Jack Pearadin and Doug Nelsen found a 1.73-carat diamond after nearly a year of searching the park's field.
Little Rock native Rashod Ollison is author of "Soul Serenade: Rhythm, Blues, & Coming of Age Through Vinyl" (Beacon Press, 2016), a new memoir about growing up gay in a volatile family — and how music provided a sort of salvation. Ollison, a graduate of Sylvan Hills High School and an Arkansas Times Academic All-Star, is the pop culture critic for The Virginia-Pilot. Previously, he was a staff critic at the Dallas Morning News, the Philadelphia Inquirer, the Journal News in Westchester, N.Y. and the Baltimore Sun.
Excerpted from "Soul Serenade: Rhythm, Blues, & Coming of Age Through Vinyl" by Rashod Ollison (Beacon Press, 2016). Reprinted with permission from Beacon Press.
Clara Mae was daddy's girlfriend.
She lived in a white house with two front doors — one opened to the living room, the other to the front bedroom. The white clapboard house faced a grassy lot, where a large pool of water sat for days after a heavy rain.
Daddy and I visited Clara Mae sometimes on the weekends in Malvern, about 45 minutes from our home in Hot Springs. He turned the white Buick onto the quiet street where Clara Mae lived alone.
"Your mama ask where we been, tell her we was at Big Mama's or Aunt Geneva's. Got that, Dus-Dus?"
I grinned when Daddy called me his variation of Dusty, my nickname. I nodded.
"I don't hear you, my man."
Daddy turned off the car in front of Clara Mae's and reached over my legs to the glove compartment, where he kept his half pint of Seagram's gin. He stared at her high, leaning porch for a moment before clearing his throat. Then he unscrewed the cap and took a quick swig.
I cracked up when Daddy threw back the first taste. His reaction was always the same. In my 6-year-old world, he was a big ebony clown. He tossed the bottle back into the glove compartment.
The narrow steps to Clara Mae's porch had no railing on either side. I wondered if anybody ever fell off. I wondered how Daddy negotiated the steps without falling. At home, he was anything but graceful. He tripped over toys, skates, board game pieces — things my sisters and I left around. It also didn't help that he was usually drunk, stepping in hours after he'd left work at the Reynolds aluminum plant. Mama stood there when the door flew open — hand on hip and lips looking like a slash in her face — ready to cuss him out.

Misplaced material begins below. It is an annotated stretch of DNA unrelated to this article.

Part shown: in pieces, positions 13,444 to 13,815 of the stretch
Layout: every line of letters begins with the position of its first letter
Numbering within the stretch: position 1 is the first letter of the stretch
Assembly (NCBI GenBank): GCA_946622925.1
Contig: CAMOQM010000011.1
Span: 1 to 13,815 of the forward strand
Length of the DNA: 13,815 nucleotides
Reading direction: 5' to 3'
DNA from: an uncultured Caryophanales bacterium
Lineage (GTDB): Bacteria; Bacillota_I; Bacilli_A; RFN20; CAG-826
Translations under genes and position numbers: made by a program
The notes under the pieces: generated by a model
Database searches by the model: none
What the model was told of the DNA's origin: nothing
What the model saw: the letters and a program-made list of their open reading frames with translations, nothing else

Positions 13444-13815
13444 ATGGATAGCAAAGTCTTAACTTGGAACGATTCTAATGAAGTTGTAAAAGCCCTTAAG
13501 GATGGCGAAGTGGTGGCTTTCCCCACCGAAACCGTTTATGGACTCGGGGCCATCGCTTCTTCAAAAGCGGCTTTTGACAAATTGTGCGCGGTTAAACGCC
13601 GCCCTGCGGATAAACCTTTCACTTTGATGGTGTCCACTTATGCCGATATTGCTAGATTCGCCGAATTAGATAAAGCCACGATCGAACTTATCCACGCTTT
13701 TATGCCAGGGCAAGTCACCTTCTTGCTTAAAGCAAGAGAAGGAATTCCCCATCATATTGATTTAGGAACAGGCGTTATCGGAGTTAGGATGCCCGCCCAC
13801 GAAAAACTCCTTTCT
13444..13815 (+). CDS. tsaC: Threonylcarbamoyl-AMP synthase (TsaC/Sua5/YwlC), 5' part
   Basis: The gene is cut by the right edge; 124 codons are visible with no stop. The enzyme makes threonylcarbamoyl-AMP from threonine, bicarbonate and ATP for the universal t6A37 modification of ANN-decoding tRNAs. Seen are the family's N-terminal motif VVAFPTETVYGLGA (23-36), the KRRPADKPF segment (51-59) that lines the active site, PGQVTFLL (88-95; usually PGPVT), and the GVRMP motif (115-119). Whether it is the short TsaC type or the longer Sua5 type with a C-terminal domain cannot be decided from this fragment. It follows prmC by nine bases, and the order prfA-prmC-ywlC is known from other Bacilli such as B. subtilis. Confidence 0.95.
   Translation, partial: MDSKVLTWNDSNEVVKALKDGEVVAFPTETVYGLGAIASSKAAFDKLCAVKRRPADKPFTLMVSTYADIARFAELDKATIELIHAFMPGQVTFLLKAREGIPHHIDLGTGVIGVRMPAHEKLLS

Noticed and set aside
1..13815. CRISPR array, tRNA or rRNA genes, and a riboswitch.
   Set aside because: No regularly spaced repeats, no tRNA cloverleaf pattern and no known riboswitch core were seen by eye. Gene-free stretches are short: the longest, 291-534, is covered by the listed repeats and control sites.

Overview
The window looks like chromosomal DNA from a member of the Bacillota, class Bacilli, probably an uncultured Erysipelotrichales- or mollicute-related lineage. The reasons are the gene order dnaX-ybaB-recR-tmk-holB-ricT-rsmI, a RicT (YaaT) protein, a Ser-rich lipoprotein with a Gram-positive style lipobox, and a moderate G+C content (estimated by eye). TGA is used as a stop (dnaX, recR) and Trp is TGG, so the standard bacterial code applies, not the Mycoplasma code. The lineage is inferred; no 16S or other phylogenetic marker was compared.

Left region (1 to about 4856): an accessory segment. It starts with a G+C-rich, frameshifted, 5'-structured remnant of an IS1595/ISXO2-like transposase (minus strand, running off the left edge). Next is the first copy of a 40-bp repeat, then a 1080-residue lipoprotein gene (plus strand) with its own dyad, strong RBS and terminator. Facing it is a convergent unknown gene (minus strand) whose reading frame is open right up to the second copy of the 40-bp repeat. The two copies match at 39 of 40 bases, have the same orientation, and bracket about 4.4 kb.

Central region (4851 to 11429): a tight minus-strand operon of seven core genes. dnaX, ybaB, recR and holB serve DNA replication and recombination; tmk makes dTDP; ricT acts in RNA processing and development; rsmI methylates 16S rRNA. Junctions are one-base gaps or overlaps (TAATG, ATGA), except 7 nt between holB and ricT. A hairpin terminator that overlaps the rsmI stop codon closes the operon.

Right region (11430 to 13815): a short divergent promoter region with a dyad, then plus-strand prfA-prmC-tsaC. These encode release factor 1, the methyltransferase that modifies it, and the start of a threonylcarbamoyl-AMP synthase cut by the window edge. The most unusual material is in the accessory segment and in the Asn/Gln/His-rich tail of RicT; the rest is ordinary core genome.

But at Clara Mae's, Daddy was gentlemanly, despite the gin coursing through his veins. He patted his hair and adjusted his clothes before knocking on the door. Clara Mae answered with a wide smile accented with a gold-rimmed front tooth.
I'd overheard Daddy tell his buddies, "You know how I like 'em, man: light, bright, and almost white."
With her custard complexion, Mama was close enough. But Clara Mae didn't pass Daddy's brown-paper-bag test. She was the color of Big Mama's homemade sweet tea, and Clara Mae couldn't have been more than five feet tall, with features that seemed too large for her face. Her stringy, rust-colored Jheri curl was in desperate need of a few more sprays of activator.
Clara Mae may not have been a beauty queen from the neck up. But south of her collarbone, she was a petite brick house with generous hips and a have-mercy bubble ass. It was the same figure Mama had before she started to pack on pounds after Reagan and I were born.
Clara Mae's physical attributes and honeysuckle-sweet disposition, the opposite of Mama's no-nonsense ways, must've been what hooked Daddy.
"Looka there," she said, feigning surprise at the sight of me and unlocking the screen door. It was as though I were a gift she found on that raggedy-ass porch. "Just gettin' big and fine! Come on in here."
Clara Mae's ornately decorated living room couldn't have been more dissimilar to ours. Nothing was ever out of place: no stray shoes, no toys on the floor. No used dish or cup left for hours on the coffee table. At Clara Mae's, old-lady bric-a-brac adorned polished side tables. Plastic covered two wide, triangular lamp shades, and white doilies draped the arms of a faded floral couch and love seat. The stuffy decor belied Clara Mae's age. She was only in her thirties.